Monday, October 23, 2017

Cube (1997)

There’s a joke that NASA spent millions of dollars to create a pen that worked in space whereas its Soviet counterpart was content using pencils.  If the story is true, I’m sure there’s more to it than the punch line lets on. However, it does make a point; sometimes, simplicity is best.  Take a movie, for instance.  Get rid of the fancy editing and CGI.  Forget the cast of thousands.  Pare down the sets to just one or two.  What are you left with?  You’re left with a movie like Cube.

It starts out with a man in a room which, coincidentally, happens to be a cube of all things.  He walks through the room only to hear a sound and subsequently find himself sliced to death.  I mention this because it sets the tone of the movie.

Six other people meet up by traveling from room to room.  We have Leaven, a math student; Rennes, who can escape from prisons; Holloway, a medical professional; Quentin, a police officer; Worth, a paper pusher and Kazan, a savant with some sort of cognitive/mental disorder.  They don’t remember being brought to the cube, nor do they know what the cube is.

Each face of the room, whether it be wall, ceiling or floor, has a door in the center.  Each door has a set of three numbers.  The room on the other side may or may not have a trap, so hold on to your boots.  No, really.  They’ll need them to test the room for traps.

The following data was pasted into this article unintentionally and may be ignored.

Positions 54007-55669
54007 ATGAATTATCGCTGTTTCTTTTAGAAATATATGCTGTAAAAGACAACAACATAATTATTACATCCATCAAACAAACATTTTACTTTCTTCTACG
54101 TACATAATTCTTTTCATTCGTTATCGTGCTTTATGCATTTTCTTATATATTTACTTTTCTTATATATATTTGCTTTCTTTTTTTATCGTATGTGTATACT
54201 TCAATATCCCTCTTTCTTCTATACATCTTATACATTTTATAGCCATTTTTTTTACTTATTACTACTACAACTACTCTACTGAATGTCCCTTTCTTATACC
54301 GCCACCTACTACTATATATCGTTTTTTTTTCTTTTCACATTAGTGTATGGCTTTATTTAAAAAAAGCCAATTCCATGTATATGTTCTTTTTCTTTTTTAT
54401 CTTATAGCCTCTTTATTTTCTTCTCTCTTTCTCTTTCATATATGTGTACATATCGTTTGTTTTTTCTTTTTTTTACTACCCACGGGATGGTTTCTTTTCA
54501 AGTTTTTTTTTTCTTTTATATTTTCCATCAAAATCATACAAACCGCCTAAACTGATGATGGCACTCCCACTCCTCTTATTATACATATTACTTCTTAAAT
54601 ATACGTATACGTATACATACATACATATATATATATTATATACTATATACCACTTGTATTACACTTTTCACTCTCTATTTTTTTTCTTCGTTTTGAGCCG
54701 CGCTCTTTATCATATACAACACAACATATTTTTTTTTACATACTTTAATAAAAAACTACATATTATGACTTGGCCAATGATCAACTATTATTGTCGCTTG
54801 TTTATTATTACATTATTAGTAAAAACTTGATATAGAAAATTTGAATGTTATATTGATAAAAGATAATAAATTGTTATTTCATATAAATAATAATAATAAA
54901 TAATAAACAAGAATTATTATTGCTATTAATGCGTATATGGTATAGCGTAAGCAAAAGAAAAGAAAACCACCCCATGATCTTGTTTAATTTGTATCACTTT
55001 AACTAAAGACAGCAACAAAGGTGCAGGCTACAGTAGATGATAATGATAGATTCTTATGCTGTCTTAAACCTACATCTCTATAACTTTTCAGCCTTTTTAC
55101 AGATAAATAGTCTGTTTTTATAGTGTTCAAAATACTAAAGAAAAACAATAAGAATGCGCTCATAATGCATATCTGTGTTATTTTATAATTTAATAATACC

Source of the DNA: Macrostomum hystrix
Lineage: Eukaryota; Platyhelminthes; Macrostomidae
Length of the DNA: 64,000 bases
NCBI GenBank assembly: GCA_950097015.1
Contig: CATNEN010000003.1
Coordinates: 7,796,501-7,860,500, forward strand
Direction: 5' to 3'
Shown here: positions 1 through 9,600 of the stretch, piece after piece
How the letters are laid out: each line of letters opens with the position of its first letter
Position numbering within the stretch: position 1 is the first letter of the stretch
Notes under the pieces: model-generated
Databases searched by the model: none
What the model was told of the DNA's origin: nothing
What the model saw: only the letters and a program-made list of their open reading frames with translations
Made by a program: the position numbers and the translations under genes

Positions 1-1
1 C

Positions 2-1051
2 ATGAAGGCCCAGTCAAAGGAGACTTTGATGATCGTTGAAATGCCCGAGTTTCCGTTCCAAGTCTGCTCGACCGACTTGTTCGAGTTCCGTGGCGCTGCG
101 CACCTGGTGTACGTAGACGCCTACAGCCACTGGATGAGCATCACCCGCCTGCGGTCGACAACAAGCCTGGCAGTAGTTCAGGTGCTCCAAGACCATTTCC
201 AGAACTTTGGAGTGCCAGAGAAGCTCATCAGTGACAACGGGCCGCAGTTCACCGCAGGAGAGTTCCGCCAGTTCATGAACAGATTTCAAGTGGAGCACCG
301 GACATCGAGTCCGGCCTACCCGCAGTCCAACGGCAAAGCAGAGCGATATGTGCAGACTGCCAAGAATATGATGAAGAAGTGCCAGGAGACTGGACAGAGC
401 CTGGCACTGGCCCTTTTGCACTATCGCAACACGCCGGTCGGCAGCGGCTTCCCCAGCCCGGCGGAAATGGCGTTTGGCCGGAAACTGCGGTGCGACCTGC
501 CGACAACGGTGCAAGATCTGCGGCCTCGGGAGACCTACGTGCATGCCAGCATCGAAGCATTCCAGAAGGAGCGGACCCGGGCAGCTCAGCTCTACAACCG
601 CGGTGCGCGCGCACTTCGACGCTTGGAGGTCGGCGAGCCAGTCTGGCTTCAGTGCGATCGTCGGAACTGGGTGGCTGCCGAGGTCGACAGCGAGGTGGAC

The biggest plan is cooperating.  As you might imagine, tension runs high.  The assumption is that the government is behind their imprisonment.  Who else would have the resources?  (No Mr. Tsoukalos; it’s not aliens.  Probably not.)  Either way, there’s still the issue of getting out.  Leaven is able to figure out that prime numbers are key to figuring out which rooms are trapped.  She’s also able to infer the size of the overall structure and which room to be in if they want to get out.

You might not think you could make a feature-length film out of a concept like this, but Vincenzo Natali did.  Not only that, but it spawned two additional movies, as sequel and a prequel.  (Natali wasn’t involved in either one.)  The big problem with the movie is that, in the absence of high-end effects and whatnot, dialogue has to carry the movie.  Having read other reviews, I might be in the minority here in thinking that it does.

The biggest thing you have to get rid of with a movie like this is expectations.  If you’re coming in expecting to find the meaning of life, you’re going to be disappointed.  If you’re looking for something that can showcase six people trapped in a maze they know nothing about, you’ve found a pretty good one.  It’s one that can even capture your attention through to the end.  There is a certain suspense as the characters alternate between helping and bickering.   Imagine you found yourself in that situation.  How do you think you’d react?

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